Have you ever wondered why so many male dogs show up when your female goes into season for the first time? A male dog can tell by the smell of a female’s urine that she is in season and ready to breed, and they’ll come from quite a distance. A dog’s scent is carried on the wind and a dog’s sense of smell is so good, their competitors whether domestic or wild, get the warning at a distance. Before we had a fenced place for my AmStaff Skye, I’d leash walk her around the property. I let her amble where she wanted and she always chose the perimeters of the property, stopping every so often to do her business. We had coyotes when we moved here and saw one loping across our meadow once. After Skye came to live here we never saw them again, but we could hear them howling at night from a distance.

Sometimes a male dog will mark inside the house if he feels his territory is threatened, and this can pertain to his owner as well. I had a female client (Ms. Smith) with an adult intact male Akita named Buck. Ms. Smith began dating after a divorce, and Buck had an issue with her male friend. The dog would go into the bathroom and mark the toilet after her boyfriend had used it. Ms. Smith tried closing the bathroom door, but Buck then marked the door. Neutering wasn’t an option since Buck was a show dog and you cannot show a neutered dog in confirmation. I suggested that her boyfriend bring some dog treats when he came over. I hoped that having him give Buck a treat when he walked in and during the visit might help the dog become more accepting and be less apt to mark the toilet or bathroom door. It worked so well that Ms. Smith and her boyfriend got married, and Buck was the ring bearer at their wedding.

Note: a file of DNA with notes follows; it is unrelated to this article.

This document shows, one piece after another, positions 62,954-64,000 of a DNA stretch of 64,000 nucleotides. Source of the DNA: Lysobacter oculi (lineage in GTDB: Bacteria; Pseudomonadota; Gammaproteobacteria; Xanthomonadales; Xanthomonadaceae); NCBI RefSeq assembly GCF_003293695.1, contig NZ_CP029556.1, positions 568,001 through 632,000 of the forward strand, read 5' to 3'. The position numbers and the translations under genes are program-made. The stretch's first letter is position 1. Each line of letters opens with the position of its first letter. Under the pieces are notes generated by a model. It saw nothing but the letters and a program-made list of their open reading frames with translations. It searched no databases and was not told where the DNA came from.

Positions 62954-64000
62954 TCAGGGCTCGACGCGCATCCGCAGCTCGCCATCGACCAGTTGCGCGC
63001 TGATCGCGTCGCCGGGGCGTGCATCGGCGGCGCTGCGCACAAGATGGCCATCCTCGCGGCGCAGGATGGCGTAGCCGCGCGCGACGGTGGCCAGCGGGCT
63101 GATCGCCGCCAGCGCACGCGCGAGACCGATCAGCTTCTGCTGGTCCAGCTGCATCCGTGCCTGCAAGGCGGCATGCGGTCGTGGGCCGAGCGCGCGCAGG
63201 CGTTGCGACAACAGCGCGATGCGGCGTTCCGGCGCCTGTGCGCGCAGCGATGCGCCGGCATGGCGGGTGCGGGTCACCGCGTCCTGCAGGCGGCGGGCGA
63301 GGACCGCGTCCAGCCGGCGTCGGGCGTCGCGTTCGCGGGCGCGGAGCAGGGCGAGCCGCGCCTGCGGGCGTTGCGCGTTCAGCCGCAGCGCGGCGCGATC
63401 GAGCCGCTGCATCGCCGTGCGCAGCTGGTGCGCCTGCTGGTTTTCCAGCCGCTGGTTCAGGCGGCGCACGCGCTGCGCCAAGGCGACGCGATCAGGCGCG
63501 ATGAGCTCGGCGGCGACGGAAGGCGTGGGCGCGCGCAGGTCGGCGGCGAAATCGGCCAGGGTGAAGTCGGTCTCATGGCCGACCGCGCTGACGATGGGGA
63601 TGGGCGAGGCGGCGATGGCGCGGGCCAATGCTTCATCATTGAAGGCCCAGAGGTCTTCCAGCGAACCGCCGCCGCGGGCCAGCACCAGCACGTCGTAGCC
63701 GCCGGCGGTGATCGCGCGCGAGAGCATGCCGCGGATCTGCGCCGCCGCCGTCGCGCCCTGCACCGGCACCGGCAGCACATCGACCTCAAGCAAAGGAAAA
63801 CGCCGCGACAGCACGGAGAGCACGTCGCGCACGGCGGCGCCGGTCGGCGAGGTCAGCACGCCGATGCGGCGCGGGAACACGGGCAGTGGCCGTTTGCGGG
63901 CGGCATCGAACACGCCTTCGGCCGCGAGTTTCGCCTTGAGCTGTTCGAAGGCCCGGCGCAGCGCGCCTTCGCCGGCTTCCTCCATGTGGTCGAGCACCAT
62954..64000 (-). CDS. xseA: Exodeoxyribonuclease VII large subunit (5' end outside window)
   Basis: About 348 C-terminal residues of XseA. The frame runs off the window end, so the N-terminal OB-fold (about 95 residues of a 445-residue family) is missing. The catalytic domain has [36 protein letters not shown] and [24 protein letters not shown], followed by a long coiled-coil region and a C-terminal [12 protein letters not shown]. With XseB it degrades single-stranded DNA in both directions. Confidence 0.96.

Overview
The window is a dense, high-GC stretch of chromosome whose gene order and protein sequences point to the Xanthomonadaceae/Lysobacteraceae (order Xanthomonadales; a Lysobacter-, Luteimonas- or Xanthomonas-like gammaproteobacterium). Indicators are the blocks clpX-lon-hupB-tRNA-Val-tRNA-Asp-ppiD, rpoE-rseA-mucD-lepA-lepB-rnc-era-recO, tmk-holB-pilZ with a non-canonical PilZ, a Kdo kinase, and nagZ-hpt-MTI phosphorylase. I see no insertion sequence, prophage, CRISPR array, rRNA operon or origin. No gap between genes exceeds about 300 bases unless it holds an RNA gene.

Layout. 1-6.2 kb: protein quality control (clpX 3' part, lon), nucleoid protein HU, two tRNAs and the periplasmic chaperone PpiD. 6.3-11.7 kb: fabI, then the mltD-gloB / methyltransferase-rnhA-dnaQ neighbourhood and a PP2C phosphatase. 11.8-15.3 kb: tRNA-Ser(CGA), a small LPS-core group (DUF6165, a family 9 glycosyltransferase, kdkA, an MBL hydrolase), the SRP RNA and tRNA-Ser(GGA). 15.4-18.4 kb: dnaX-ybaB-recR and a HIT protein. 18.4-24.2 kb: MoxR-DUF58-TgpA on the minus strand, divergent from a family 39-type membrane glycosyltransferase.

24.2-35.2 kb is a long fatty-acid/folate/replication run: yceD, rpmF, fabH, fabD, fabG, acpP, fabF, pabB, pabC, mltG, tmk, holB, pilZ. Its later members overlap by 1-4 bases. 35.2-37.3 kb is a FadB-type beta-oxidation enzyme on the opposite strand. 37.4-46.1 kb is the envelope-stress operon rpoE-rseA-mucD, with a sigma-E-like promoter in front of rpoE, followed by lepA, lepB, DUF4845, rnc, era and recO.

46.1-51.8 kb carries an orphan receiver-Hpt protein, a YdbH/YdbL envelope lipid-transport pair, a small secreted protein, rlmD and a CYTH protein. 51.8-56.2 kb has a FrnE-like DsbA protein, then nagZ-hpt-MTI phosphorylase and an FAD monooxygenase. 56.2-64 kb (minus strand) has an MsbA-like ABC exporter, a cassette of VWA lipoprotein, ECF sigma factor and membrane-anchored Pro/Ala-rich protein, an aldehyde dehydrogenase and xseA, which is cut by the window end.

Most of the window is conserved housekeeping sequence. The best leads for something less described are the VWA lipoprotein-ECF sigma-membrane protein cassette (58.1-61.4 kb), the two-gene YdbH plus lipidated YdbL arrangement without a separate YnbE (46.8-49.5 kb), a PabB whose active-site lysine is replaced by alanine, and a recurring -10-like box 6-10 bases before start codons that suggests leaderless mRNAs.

If you have a dog that is going potty in an inappropriate place, they can be retrained to go outside. I had to retrain Skye when she came to live here because she was used to going potty in a concrete run. She got to go outside and play with the other dogs and occasionally went on the grass, but usually waited to go back to her kennel to potty. Until I retrained her, Skye would have accidents in the house even if I took her outside every half hour. I spoke with an animal behaviorist recently and she explained that Skye could not differentiate between the concrete run floor and the kitchen floor because they were both smooth, flat surfaces. It is important to train a dog to go outside because the surfaces outside are different than the floors of a house.

I was able to use dog treats as a reinforcement for good behavior. I discovered the best approach was to reward Skye when she pottied outside, making sure to do so before we went back in the house. Now, she even barks to let me know when she needs to go outside. Having Skye properly house-trained has stopped her from marking inside the house, and has certainly made life easier!

Read more articles by Ruthie Bently

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The personal opinions and/or use of trade, corporate or brand names, is for information and convenience only. Such use does not constitute an endorsement by CANIDAE® All Natural Pet Foods of any product or service. Opinions are those of the individual authors and not necessarily of CANIDAE® All Natural Pet Foods.